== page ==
Tina Turner

Now, we’re going to take the beginning of this review and do it nice and easy. Or we’ll at least try to because attempting to sum up the entire life and works of one of the most celebrated music icons of our time is anything but easy. Tina Turner has lived a truly remarkable life. Her past is littered with ups and downs as high and low as those rivers and mountains she sang about all those years ago. Alongside being a rock and roll trailblazer and revolutionary dancer with legs for days, Tina is most iconic for hits such as ‘Proud Mary’ and “What’s Love Got To Do With It”. With all of the books, movies, magazines, legends, fan accounts and gossip documenting her life, you might believe you already know the crucial details surrounding the ‘Simply the Best’ star’s history. Yet, the reality is, you’ve barely even scratched the surface. 

A new documentary from Academy award-winning directors Dan Linsay and T.J. Martin charts Tina Turner’s entire legacy. Tina covers the star’s childhood and early rise to fame in 1958, her personal and professional struggles, and her incredible ‘80s come-back career. Through in-depth and deeply emotive interviews with friends, family, journalists, colleagues, collaborators and Tina herself, the documentary delves deeps into every phenomenal corner of the star’s life. We journey through her prosperous career and cherished back catalogue of songs, alongside a harrowing amount of personal trauma and adversity —  all of which has forged a female cultural icon like no other.

Born Annie May Bullock, November 1939 in Nutbush Tennesee — the young girl who would become the legendary Tina Turner, rolled with the punches since the very beginning. We move through her tough childhood and difficult parental bonds at a pace before arriving in Club Manhattan, where Tina met the man who would change her life forever—for better and for worse. Only a teenager at the time, a young and impressional Tina longed to prove herself to the man credited with introducing rock and roll to the world. Once Ike Turner discovered the radical power of Tina’s voice and superstar stage presence, the pair married and dedicated their entire existence to making music together. The husband-wife team, publicly appearing as a happy and loving couple, became household names with songs such as “River Deep, Mountain High” and “Nutbush City Limits”’. However, the reality of their relationship was something much more sinister.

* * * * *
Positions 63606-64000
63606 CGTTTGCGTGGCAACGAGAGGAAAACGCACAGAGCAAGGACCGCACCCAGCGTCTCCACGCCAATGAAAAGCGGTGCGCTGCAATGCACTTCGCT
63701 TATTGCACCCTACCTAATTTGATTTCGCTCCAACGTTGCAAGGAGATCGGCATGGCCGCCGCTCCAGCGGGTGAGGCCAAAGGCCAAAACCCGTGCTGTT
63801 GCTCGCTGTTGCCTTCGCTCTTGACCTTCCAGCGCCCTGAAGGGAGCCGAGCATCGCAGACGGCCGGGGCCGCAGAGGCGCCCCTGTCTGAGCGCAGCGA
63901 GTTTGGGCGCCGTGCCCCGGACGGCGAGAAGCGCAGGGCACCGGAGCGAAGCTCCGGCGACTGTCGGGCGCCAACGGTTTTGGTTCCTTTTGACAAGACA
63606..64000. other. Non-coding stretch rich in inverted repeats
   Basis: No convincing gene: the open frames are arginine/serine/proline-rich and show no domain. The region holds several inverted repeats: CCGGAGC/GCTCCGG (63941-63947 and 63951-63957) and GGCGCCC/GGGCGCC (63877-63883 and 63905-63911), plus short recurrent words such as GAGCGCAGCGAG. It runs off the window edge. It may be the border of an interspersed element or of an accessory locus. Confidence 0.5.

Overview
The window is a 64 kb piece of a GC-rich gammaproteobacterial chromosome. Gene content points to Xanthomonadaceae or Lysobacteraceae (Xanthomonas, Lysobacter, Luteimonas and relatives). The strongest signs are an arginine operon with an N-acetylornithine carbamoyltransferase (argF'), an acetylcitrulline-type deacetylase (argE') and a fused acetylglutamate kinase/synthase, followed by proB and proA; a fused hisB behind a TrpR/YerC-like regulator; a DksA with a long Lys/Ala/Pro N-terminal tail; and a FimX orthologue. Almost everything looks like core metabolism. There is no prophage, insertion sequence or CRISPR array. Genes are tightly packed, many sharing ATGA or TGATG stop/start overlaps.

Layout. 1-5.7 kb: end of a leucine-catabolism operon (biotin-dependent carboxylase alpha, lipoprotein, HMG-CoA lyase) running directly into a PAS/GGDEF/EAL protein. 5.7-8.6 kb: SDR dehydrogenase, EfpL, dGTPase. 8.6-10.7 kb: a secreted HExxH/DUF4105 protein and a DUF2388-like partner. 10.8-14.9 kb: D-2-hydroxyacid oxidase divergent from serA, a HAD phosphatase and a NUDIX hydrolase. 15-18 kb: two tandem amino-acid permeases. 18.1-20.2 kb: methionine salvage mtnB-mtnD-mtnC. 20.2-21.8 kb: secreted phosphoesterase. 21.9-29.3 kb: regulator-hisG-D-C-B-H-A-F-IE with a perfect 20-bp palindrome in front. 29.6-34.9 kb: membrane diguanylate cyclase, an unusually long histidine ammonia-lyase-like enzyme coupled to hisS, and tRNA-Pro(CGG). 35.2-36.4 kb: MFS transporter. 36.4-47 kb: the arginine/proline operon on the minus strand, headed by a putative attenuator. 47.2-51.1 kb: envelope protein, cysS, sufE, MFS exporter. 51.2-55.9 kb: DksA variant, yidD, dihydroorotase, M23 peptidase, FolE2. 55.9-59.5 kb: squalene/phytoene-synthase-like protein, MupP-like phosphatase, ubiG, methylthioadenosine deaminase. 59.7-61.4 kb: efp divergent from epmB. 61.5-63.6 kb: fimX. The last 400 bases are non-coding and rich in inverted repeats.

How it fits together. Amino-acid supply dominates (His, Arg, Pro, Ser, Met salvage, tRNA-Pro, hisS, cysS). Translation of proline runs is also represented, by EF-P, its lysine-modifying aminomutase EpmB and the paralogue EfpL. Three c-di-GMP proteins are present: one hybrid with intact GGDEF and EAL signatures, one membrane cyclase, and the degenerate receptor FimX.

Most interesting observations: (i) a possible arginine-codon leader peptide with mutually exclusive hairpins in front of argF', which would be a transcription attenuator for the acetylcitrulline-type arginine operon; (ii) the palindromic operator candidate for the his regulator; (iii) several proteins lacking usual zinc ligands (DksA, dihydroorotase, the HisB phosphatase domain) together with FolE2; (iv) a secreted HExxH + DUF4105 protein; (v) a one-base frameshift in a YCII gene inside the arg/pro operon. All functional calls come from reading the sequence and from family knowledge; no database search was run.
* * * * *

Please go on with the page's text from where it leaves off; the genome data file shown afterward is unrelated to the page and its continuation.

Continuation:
Within the documentary, we hear from People Magazine journalist Carl Arrington, who, five years following their pair’s divorce, was the first to break the story of Tina’s experiences of rape, torture and domestic abuse at the hands of Ike Turner. The story was one of the first of its kind, credited with taking the first steps in finally breaking down the stigma surrounding sexual abuse and domestic violence. Yet, most significantly, the account came from Tina herself. Tina reclaimed her agency  —  and in sharing her strength with others —  solidified her name as a cherished an essential voice in popular culture. The documentary paints a liberating picture, aided by Tina’s profoundly moving, minute by minute account of the day she finally found the strength to leave Ike and make her own way into the future. However, although free of her traumatic secret, the past would find other ways to infiltrate Tina’s life.

Having lost everything aside from her name in her divorce, Tina threw herself into her work, appearing on the Vegas strip and a succession of TV panel shows. Still, no matter how much distance she put between herself and her ex-husband, she couldn’t break away from the Ike and Tina scandal. In painfully ignorant archival interviews, we watch as she’s confronted with the memories of her trauma time and time again. ‘Where’s Ike?’ she’s asked on the comedy game show ‘Celebrity Squares’ to cheers and mocking laughter. Tina describes how this constant barrage of ignorance only fuelled her drive to create music again. At the age of forty-four, Tina flew to England — a place accepting of black and female voices working in the sphere of rock and roll — to record her next album. The film gives us insider access to the behind-the-scenes and conceptualisation of Tina’s career-defining album, “Private Dancer”. We follow every detail of the unexpected new wave of success, including tour dates, interviews, a style make-over and the climb to her first Billboard Top 100 with “What’s Love Got To Do With It”. With her success, Tina wrestles the debilitating survivor narrative out of the media’s hands, redefines her entire career and finally makes a significant step away from the traumas of her past. 

Aided by an overwhelming wealth of archival footage spanning over sixty years and a rich spread of insightful, present-day interviewee subjects, Tina is a joyous and dynamic celebration of a modern-day musical icon and cultural legend. Tina Turner redefined the internal structures of the entire music industry and broke down barriers with every song and story. Linsay and Martin’s latest feature is yet another illustrious triumph and personal victory for a woman who can only be described as simply the best.

Dir: Dan Linsay, T.J. Martin

Scr: Dan Linsay, T.J. Martin

Cast: Tina Turner, Angela Bassett, Oprah Winfrey, Carl Arrington

DOP: Dimitri Karakatsanis, Megan Stacey

Country: USA

Year: 2021

Runtime: 118 mins

By Leoni Horton

Leoni Horton is a Film and Culture journalist based in Manchester and the UK and EU Festivals Editor at Film Hounds. She has a MA in Literature and Writing For The Screen and is THE unofficial Safdie Brothers scholar. You can enjoy Leoni's unfunny meme and thirst tweets @inoelshikari

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